With that in mind, IBHS created DisasterSafety.org—a Web site to help you prepare for, prevent and clean up after natural disasters. The site can tell you how to strengthen a new home you are building based on your location, so you can go for the ounce of prevention rather than the pound of peril.
“The more you know, the better questions you’ll be able to ask,” says Rochman. “This is your home—and in most cases, your home is your largest asset. We want to help people understand how to choose better products and make smarter choices.”
Not building new? You can still strengthen your structure.
Via the IBHS Web site, you can learn how to secure bookcases and shelves properly (so they won’t topple in an earthquake), strengthen soffits (to head off wind-driven rain), and reinforce entry doors (in case of tornado). It’s easy: plug in your ZIP code to reveal your biggest risks and how to reduce them.
Vitamin A2 (Affordable)
If new homes with extra features make your eyes bug out with dollar signs, here’s something to think about: Habitat for Humanity homes—homes that are always built on a budget—across 14 states have been built as Fortified homes.
“By being able to work with organizations like Habitat for Humanity, we’ve shown again and again that building to the Fortified standard is affordable,” says Rochman. “There are proven, known ways to make your home more resistant to natural disaster that don’t need to be cost-prohibitive.”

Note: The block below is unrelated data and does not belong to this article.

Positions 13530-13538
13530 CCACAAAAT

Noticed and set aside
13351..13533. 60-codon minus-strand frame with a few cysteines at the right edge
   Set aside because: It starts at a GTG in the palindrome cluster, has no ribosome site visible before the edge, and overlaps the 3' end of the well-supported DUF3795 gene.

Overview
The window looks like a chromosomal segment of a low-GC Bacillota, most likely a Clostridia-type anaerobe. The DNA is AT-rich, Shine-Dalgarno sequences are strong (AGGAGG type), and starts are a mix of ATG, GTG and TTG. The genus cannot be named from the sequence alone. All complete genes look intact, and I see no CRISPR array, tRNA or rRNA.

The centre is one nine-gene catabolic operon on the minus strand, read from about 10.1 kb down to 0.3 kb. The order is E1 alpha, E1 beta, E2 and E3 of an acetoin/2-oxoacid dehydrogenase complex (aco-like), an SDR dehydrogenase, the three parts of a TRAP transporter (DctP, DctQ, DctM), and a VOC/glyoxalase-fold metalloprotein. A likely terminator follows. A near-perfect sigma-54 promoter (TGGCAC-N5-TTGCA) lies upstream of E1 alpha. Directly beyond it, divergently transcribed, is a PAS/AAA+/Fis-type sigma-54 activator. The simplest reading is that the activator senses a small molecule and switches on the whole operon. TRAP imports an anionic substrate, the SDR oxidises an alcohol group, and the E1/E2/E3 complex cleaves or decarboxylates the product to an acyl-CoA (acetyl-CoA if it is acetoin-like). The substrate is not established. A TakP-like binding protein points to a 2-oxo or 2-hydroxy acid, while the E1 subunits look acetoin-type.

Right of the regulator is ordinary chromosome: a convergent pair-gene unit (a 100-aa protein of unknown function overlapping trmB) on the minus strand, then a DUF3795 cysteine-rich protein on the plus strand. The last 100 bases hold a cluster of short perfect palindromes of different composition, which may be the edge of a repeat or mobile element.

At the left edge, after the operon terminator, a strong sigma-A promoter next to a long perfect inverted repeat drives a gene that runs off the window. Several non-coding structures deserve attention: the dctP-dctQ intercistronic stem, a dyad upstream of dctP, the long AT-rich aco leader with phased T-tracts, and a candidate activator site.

Recently, an Erie, Pa., Habitat home, sponsored by Erie Insurance, was built with a stronger roof that’s strapped to the walls and foundation of the house, creating a “continuous load path.” That means that all parts of the house—roof, walls, floors and foundation—are connected together as a unit and more likely to stay intact during high winds.
The house also has features like ring shank nails, high-wind rated shingles, a secondary moisture barrier, and heat sensors to help detect fires before they start. (See sidebar for how each of these features works.)
These code-plus Fortified upgrades, and others, can actually lead to additional savings in the future.
“Many of the things you do to make a home more wind- and winter weather-resistant also keep heated air in,” notes Rochman. “So when you seal up the windows and doors, you’re doing a lot of good in terms of keeping your house safe in wind or a winter storm. You’re also losing less good heated air to the outside. It’s a two-fer.”